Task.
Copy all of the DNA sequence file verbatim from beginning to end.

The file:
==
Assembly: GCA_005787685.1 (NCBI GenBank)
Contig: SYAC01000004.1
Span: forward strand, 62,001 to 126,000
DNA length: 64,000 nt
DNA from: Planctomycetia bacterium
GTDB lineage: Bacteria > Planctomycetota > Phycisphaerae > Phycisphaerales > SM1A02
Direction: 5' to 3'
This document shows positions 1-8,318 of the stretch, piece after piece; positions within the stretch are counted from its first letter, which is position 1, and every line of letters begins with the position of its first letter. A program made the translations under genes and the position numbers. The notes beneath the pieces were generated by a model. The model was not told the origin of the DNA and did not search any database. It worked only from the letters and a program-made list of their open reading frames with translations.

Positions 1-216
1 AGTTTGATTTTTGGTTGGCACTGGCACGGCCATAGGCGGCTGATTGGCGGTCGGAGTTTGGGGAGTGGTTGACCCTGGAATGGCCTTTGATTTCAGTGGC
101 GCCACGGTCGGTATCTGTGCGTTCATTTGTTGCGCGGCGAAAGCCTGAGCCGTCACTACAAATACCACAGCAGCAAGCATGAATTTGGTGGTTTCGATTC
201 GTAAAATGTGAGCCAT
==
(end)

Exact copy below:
Assembly: GCA_005787685.1 (NCBI GenBank)
Contig: SYAC01000004.1
Span: forward strand, 62,001 to 126,000
DNA length: 64,000 nt
DNA from: Planctomycetia bacterium
GTDB lineage: Bacteria > Planctomycetota > Phycisphaerae > Phycisphaerales > SM1A02
Direction: 5' to 3'
This document shows positions 1-8,318 of the stretch, piece after piece; positions within the stretch are counted from its first letter, which is position 1, and every line of letters begins with the position of its first letter. A program made the translations under genes and the position numbers. The notes beneath the pieces were generated by a model. The model was not told the origin of the DNA and did not search any database. It worked only from the letters and a program-made list of their open reading frames with translations.

Positions 1-216
1 AGTTTGATTTTTGGTTGGCACTGGCACGGCCATAGGCGGCTGATTGGCGGTCGGAGTTTGGGGAGTGGTTGACCCTGGAATGGCCTTTGATTTCAGTGGC
101 GCCACGGTCGGTATCTGTGCGTTCATTTGTTGCGCGGCGAAAGCCTGAGCCGTCACTACAAATACCACAGCAGCAAGCATGAATTTGGTGGTTTCGATTC
201 GTAAAATGTGAGCCAT